Working with nature

Bringing nature-based solutions to life

Nature already has the answers. We just need to listen. Nature-based solutions are affordable and scalable; they have a powerful role to play in decarbonising the built environment.

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Working in tune with natural systems is critical to responding to climate change positively. Nature-based solutions is a term used to describe a diverse range of techniques that increase our resilience to climate impacts - such as overheating, flooding, and more frequent and intense storms to the overuse of natural resources - whilst simultaneously supporting the regeneration of ecosystems.

An evolving set of methods, nature-based solutions represent an essential step forward beyond ‘hard’ approaches traditionally deployed by built environment practitioners.

We want to use our technical knowledge and skills to restore, regenerate and enhance nature’s systems. This is what will allow us to create a climate-resilient and healthy future.

Mark Fletcher Mark Fletcher Global Water Leader
A photograph of the Freetown landslide, supported in recovery by Arup using nature-based solutions.
Helping Freetown recover from disaster

Following a disastrous landslide in 2017, Arup provided nature-based mitigation advice to help protect the city in the future. 21,000 native trees were planted by local residents to help stabilise the slopes and reduce rainfall runoff.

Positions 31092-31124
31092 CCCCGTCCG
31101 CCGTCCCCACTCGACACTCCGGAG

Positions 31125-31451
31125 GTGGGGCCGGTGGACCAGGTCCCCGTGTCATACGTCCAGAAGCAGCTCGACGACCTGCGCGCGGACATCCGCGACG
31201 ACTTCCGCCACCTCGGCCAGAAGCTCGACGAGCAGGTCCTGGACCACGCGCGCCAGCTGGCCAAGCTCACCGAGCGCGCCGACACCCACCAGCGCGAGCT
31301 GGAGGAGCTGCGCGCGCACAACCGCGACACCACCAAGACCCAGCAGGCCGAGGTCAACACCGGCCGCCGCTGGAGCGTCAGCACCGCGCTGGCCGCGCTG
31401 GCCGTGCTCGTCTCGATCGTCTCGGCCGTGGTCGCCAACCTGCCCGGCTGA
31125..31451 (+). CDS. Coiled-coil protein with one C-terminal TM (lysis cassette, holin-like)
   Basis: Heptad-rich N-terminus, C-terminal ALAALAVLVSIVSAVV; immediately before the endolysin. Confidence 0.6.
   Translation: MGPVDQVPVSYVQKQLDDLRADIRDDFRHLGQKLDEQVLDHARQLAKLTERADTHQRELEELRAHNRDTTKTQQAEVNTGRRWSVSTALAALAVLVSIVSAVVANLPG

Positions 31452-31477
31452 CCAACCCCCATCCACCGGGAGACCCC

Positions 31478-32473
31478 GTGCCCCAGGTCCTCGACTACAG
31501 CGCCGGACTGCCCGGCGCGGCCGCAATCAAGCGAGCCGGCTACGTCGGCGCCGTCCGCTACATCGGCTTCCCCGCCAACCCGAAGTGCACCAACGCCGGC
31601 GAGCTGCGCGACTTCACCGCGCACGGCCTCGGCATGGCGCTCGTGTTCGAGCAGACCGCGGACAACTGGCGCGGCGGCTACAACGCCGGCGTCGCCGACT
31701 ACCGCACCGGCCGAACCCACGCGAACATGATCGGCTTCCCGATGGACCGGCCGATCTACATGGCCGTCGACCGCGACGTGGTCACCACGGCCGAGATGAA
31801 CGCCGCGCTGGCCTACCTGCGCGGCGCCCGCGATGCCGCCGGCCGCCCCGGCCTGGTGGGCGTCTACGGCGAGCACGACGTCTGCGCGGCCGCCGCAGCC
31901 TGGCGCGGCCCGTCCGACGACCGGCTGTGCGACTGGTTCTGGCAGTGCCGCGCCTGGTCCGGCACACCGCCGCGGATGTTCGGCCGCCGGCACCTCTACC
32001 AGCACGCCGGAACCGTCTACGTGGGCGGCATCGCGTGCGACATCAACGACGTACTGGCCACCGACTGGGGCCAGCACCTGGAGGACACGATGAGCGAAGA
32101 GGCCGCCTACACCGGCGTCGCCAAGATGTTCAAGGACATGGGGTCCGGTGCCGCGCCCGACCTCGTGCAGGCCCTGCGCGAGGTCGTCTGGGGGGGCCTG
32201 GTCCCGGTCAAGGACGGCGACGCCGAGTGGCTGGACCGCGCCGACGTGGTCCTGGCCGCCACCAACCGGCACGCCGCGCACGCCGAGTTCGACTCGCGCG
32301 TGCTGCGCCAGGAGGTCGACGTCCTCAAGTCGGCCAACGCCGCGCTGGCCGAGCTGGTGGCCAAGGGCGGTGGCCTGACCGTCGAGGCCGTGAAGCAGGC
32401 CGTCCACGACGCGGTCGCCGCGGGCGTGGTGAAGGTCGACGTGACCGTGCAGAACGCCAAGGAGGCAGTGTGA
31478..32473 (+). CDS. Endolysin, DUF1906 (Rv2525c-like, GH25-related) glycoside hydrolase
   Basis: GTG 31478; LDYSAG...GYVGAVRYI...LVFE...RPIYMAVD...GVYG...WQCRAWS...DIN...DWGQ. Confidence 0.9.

We have the solutions

Nature-based solutions use nature’s own systems as a design guide. Our infrastructure experts are leaders in incorporating nature-based solutions into projects of all scales, delivering healthier, more resilient environments that support communities and biodiversity. This is an approach to building our future that is affordable, available, and scalable today.

Our approachHere are four priorities for working with nature:


Harness nature to improve flood risk management

Increasing concentrations of atmospheric greenhouse gases means that global climate systems have been seriously disrupted. In many locations this means more extreme rainfall and more frequent flooding. Climate scientists have confirmed that flooding will continue to intensify over coming decades. Relying solely on physically constructed barriers to protect us from flooding is no longer the best approach. Building higher and higher walls along shore and coast lines will not provide the protection we need, nor is it what communities want.

Our infrastructure teams have pioneered techniques that allow places to act as sponges. A system of interventions using natural vegetation and existing watercourses - ‘green’ and ‘blue’ infrastructure - hold back, attenuate, and absorb excess water. These techniques prioritise water security, environmental protection, and ecological restoration.

Each environment is unique, and designs include features best suited to the site, from green spaces, rainwater gardens and permeable paving to rainwater harvesting and retention ponds. Together, these nature-based solutions can transform a neighhourhood’s capacity to flood resilience, while simultaneously integrating more green space to the urban fabric.